To finally ensure if you’re server is running correctly, you can issue the following command:

user@server:~/teamspeak3-server_linux_amd64$ ./ status
Server is running

If the output Server is running is welcoming you, it’s time to connect to your new server.

Connect to your server and give yourself admin rights

At this point I assume, that you’ve already installed the TeamSpeak 3 client onto your computer. If you didn’t, you should download it here. If you’re a Linux user, you have to download the TeamSpeak 3 client through the link. You will not find the TeamSpeak 3 client in the distribution repositories due to the same reason as you will not find the TeamSpeak 3 server software.

To connect to your server, start the TeamSpeak 3 client and click on Connections –> Connect or use the hotkey CTRL+S. In the upcoming dialog, enter the IP address or name of your server and pick a nickname which you want to use on that server and hit the Connect button.

Connection dialog

The server recognizes that the server was initially setup and pops up another dialog where it asks for a so called Privilege Key. This Privilege Key is the generated token we’ve saved a few steps before in a text file. Open the text file (if not already) and copy everything after token= and insert this key into the dialog box like this:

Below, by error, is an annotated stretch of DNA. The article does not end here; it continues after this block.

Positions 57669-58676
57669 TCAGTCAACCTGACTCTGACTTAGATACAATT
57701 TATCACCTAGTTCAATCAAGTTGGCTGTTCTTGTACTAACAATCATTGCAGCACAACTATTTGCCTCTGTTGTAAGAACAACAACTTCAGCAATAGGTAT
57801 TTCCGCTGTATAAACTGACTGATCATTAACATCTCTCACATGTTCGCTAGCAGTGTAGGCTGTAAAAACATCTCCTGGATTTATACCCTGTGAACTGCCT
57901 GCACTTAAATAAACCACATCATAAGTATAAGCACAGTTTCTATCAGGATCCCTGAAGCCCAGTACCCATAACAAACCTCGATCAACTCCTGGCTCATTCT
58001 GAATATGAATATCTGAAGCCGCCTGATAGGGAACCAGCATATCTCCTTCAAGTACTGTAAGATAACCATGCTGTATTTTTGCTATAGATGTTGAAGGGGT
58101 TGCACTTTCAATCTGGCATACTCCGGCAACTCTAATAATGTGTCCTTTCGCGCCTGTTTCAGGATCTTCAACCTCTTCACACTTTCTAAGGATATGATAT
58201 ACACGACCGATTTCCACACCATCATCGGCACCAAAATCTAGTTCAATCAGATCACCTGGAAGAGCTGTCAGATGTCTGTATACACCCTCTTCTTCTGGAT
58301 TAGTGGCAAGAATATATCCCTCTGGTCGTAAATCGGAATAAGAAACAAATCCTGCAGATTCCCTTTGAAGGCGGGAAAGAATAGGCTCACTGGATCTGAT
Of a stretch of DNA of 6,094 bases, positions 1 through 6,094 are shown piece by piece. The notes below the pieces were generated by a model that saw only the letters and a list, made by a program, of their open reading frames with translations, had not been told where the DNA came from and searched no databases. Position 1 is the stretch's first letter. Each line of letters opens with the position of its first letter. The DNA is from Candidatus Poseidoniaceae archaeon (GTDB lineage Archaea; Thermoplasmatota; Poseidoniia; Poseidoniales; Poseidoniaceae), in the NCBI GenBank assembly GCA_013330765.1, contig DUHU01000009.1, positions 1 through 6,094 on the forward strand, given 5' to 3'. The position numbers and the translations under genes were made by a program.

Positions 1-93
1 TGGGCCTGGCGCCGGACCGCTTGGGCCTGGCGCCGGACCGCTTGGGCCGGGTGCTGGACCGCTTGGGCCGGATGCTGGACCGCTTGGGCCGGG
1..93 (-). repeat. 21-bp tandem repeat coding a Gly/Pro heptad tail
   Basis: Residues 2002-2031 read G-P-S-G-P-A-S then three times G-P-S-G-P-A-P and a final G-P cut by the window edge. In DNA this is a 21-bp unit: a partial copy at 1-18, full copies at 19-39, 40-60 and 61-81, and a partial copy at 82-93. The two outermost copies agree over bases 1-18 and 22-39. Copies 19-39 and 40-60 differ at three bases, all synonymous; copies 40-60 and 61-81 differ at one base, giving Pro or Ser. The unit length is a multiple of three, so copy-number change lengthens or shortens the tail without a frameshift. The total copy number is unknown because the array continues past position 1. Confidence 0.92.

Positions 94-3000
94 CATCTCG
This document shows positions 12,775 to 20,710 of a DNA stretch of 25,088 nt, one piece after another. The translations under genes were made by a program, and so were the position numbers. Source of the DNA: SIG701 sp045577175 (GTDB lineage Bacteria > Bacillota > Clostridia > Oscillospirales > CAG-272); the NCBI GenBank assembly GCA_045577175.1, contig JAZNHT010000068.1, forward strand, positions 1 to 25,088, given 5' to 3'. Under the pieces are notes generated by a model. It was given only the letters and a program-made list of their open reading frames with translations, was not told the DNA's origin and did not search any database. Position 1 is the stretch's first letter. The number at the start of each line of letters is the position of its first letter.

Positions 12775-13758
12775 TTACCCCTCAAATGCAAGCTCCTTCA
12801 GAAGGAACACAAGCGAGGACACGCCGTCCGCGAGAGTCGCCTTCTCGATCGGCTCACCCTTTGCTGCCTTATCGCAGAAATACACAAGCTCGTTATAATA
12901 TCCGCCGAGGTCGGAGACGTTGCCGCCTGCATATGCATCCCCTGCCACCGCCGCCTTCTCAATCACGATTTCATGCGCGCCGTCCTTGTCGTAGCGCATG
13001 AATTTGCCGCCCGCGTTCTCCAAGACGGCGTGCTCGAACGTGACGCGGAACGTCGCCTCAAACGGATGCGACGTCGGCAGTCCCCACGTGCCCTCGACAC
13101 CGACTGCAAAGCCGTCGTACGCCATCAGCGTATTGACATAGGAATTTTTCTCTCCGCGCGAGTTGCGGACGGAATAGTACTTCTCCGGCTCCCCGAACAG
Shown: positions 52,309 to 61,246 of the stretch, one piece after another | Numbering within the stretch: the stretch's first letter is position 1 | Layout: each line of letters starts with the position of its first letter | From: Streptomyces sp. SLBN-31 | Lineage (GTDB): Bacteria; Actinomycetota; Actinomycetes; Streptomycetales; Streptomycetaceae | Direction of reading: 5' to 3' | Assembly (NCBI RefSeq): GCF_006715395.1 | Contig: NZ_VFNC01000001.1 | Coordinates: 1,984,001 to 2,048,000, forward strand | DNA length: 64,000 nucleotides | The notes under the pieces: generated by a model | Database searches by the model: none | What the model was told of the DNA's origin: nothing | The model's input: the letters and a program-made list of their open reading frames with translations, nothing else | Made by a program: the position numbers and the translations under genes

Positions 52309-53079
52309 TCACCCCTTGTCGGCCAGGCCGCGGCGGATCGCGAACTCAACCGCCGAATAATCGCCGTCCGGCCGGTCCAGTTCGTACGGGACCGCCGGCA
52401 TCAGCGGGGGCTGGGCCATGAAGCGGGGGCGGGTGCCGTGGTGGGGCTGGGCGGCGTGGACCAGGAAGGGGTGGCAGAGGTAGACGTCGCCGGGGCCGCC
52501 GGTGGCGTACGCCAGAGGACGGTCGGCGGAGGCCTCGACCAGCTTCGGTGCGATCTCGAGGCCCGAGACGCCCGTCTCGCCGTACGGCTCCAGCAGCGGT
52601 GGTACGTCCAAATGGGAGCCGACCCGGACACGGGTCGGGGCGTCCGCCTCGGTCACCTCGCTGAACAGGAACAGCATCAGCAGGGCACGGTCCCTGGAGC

TeamSpeak privilege key

After you’ve used the privilege key you can delete the text file. A privilege key is for onetime use only. However, you should now see a new symbol besides your nickname which states that you’re an Administrator. From now on, you should be able to create channels, server groups, edit the servers name and so on.

Indicator that you’re an Admin (click to enlarge)

After this step your TeamSpeak 3 server is completely and fully setup. You can now close the SSH connection to your server and start to share your servers address with your friends and start talking 🙂

Useful tips

While the TeamSpeak 3 software is mainly rock solid, you should take care that your server is always up to date. To update the TeamSpeak 3 server software go to their official homepage, download the newest version (like you did before in this tutorial with wget) and extract it. The files will be overwritten besides the database files. This ensures that you don’t have to start all over again when you do an update. However, you have to stop the TeamSpeak 3 server before you update it. You can do this easily like this:

user@server:~$ cd teamspeak3-server_linux_amd64
user@server:~/teamspeak3-server_linux_amd64$ ./ stop

After you’ve extracted the updated server files you can start the server again:

user@server:~/teamspeak3-server_linux_amd64$ ./ start

Please be also aware that you should use a firewall or package filter solution like IPTables. A server with the latest security patches is good, but a firewall solution will always increases the security these days.

Final words

In times where almost everything goes more and more centralized (Discord, WhatsApp, …) I feel that a solution like TeamSpeak 3 is really needed. I know there are other solutions like Mumble which has the additional benefit of being Open Source, however, we can’t have enough decentralized solutions if you ask me 😉

I hope this tutorial is helpful for you. If you have any questions or if you just want to leave a feedback, use the comment section below.